Prescribed methadone use comes with risks

Suffering from excruciating spinal deterioration, Robby Garvin, 24, of Beaufort, S.C., tried many painkillers before his doctor prescribed methadone in June 2006, just before Garvin and his friend Joey Sutton set off for a weekend at an amusement park.

On Saturday night, Garvin called his mother to say, “Mama, this is the first time I have been pain-free; this medicine just might really help me.”

The next day, though, he felt bad. As directed, he took two more tablets, and then he lay down for a nap. It was after 2 p.m. that Joey said he heard a strange sound that must have been Robby's last breath.

‘Unforgiving' medication

Methadone, once used mainly in addiction treatment centers to replace heroin, is today being given out by family doctors, osteopaths and nurse practitioners for throbbing backs, joint injuries and a host of other severe pains.

A synthetic form of opium, it is cheap and long-lasting, a pain reliever that has helped millions. But because it is also abused by thrill-seekers and badly prescribed by doctors unfamiliar with its risks, methadone is now the fastest-growing cause of narcotic deaths.

“This is a wonderful medicine used appropriately, but an unforgiving medicine used inappropriately,” said Dr. Howard Heit, a pain specialist at Georgetown University. “Many legitimate patients, following the direction of the doctor, have run into trouble with methadone, including death.”

Regulated dangers

Federal regulators acknowledge that they were slow to recognize the dangers of widespread methadone prescribing and to confront physician ignorance about the drug. They blame “imperfect” systems for monitoring such problems.

In fact, a dangerously high dosage recommendation remained in the Food and Drug Administration-approved package insert until late 2006. The agency has adjusted the label and is considering requiring doctors to take special classes on prescribing narcotics.

Between 1999 and 2005, deaths that had methadone listed as a contributor increased nearly fivefold, to 4,462, a number that federal statisticians say is understated since states do not always specify the drugs in overdoses. Florida alone, which keeps detailed data, listed methadone as a cause in 785 deaths in 2007, up from 367 in 2003. In most cases, it was mixed with other drugs like sedatives that increased the risks.

Methadone's history

The rise of methadone is in part because of a major change in medical attitudes in the 1990s, as doctors accepted that debilitating pain was often undertreated. Insurance plans embraced methadone as a generic, cheaper alternative to other long-lasting painkillers like OxyContin, and many doctors switched to prescribing it because it seemed less controversial and perhaps less prone to abuse than OxyContin.

From 1998 to 2006, the number of methadone prescriptions increased by 700 percent, according to DEA figures, flooding parts of the country where it had rarely been seen.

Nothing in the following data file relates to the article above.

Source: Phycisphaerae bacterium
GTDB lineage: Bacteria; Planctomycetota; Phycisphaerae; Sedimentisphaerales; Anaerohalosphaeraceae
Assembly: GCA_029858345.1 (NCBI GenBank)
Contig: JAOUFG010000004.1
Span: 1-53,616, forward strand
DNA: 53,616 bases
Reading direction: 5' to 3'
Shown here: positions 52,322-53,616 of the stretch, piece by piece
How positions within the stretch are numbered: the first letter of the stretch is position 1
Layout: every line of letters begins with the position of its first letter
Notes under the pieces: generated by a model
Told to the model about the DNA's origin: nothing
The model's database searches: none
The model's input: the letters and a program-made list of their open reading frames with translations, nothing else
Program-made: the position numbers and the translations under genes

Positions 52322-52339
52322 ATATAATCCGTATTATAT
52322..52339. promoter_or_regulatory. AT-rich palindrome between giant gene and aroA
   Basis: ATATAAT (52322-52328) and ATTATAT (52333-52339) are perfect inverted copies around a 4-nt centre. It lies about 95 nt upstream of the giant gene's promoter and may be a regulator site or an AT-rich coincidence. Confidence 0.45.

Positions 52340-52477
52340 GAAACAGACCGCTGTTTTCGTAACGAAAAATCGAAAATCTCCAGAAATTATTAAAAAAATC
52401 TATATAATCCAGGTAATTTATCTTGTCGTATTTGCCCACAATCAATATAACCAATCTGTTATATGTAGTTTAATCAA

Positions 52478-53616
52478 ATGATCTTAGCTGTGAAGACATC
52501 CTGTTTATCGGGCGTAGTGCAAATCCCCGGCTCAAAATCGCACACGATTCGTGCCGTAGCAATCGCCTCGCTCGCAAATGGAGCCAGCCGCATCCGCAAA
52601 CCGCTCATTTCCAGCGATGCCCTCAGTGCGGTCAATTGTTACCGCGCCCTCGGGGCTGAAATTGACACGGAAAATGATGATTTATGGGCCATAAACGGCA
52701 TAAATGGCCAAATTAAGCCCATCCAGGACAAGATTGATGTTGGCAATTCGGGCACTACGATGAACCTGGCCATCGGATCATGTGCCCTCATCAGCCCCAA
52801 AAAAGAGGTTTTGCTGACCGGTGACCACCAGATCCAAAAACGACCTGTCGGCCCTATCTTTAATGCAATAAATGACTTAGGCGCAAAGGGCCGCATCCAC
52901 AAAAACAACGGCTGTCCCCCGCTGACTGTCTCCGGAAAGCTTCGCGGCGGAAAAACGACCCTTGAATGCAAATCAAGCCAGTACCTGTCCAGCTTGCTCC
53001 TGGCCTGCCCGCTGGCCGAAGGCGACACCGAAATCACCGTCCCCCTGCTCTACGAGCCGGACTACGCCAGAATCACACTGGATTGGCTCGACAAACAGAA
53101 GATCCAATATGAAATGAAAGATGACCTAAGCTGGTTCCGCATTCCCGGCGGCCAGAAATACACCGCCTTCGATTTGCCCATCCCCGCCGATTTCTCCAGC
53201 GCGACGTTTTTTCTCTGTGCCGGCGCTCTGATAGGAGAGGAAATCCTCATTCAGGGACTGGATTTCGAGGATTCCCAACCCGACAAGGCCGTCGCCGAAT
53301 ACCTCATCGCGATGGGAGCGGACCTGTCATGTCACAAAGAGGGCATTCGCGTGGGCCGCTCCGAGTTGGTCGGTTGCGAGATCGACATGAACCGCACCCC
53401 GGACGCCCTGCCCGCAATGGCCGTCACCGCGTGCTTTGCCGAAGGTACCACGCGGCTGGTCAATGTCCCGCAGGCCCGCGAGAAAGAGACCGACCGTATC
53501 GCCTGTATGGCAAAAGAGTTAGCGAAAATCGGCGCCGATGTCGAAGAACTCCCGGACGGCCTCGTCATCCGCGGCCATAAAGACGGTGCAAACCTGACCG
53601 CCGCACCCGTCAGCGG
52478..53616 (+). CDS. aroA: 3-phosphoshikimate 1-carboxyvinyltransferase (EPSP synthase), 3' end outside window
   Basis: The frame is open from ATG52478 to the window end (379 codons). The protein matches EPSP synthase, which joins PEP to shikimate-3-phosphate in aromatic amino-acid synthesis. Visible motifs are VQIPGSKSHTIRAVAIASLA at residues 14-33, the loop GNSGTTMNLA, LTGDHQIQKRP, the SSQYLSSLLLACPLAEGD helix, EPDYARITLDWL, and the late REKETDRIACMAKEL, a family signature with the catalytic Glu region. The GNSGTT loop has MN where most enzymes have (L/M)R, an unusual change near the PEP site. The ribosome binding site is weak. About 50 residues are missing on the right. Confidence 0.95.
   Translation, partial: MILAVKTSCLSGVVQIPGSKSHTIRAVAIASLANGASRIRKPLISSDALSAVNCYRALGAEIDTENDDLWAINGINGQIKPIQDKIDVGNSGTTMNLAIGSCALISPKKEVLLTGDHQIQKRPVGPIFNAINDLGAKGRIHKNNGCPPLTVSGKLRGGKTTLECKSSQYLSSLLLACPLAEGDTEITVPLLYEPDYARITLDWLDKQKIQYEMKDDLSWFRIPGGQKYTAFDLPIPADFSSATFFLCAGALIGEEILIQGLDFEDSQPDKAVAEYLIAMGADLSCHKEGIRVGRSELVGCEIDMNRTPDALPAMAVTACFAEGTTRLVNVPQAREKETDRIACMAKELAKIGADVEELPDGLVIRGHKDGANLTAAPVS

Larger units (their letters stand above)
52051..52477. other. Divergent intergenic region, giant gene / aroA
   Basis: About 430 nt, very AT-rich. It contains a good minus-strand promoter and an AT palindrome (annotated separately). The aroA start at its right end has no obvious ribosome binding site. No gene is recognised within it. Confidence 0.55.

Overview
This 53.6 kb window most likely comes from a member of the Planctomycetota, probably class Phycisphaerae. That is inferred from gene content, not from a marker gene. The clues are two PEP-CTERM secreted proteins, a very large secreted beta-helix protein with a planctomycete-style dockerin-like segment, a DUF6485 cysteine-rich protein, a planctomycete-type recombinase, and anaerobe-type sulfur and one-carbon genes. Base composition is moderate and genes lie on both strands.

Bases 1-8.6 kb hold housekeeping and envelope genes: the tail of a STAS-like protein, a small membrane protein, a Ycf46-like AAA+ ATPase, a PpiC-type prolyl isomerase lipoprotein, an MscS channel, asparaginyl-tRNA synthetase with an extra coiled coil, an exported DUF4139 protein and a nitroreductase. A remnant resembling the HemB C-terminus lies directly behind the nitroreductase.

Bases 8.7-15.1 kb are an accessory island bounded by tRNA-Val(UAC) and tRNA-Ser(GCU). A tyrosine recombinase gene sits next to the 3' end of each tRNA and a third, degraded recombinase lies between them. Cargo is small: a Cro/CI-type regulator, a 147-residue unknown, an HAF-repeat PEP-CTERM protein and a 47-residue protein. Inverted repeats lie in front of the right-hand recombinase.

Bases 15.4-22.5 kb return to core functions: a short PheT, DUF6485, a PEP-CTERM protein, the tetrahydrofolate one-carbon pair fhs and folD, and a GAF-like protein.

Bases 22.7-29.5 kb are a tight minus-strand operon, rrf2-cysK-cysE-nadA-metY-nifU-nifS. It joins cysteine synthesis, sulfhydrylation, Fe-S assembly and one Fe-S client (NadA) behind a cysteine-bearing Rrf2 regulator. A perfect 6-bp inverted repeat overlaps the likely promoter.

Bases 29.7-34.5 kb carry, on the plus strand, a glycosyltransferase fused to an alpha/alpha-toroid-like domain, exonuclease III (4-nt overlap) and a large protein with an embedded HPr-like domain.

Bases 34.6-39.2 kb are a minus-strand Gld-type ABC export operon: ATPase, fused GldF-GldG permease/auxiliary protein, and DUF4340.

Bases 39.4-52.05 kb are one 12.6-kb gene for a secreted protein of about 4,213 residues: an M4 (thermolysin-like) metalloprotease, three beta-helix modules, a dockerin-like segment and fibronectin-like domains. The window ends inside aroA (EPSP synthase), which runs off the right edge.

But too few doctors, experts say, understand how slowly methadone is metabolized and how greatly patients differ in their responses. Some prescribe too much too fast, allowing methadone to build to dangerous levels; some fail to warn patients of the potential dangers of mixing methadone with alcohol or sedatives, or do not keep in contact during the perilous initial week on the drug. And some patients do not follow the doctor's orders.

This year, the federal government started sponsoring voluntary classes that teach doctors the elaborate precautions they should take with methadone, like inching upward from low starting doses and screening patients for addictive behavior. (While Robby Garvin's doctor could argue that the dosage he was taking was reasonable – one to two 10-mg tablets, three times a day – and he was cleared by his state medical board, many specialists would have started him on a lower dose.)

In what critics call a stunning oversight, the FDA-approved package insert for methadone for decades recommended starting doses for pain at up to 80 mg per day. “This could unequivocally cause death in patients who have not recently been using narcotics,” said Dr. Robert Newman, former president of Beth Israel Medical Center in New York and an expert in addiction.

Changing labels

The FDA says that in the absence of reports of problems by doctors or surveillance systems, “we would have no reason to suspect that the dosing regimen” might need to be adjusted.

In November 2006, after reports of overdoses and deaths among patients multiplied and The Charleston Gazette reported on dangerous package instructions, the FDA cut the recommended starting limit to no more than 30 mg per day. “As soon as we became aware of deaths due to misprescribing for pain patients, we began the process of instituting label changes,” Rappaport said.

Methadone, made by Roxane Laboratories Inc. of Columbus, Ohio, and Covidien-Mallinckrodt Pharmaceuticals of Hazelwood, Mo., creates dependency and is sometimes sought by abusers who say they experience a special buzz when mixing it with Xanax.

While the greatest numbers of methadone-related deaths have occurred among the middle-aged, the fastest growth – an elevenfold jump between 1999 and 2005, to 615 – occurred among those age 14-24, which experts say may be mainly a result of pill abuse.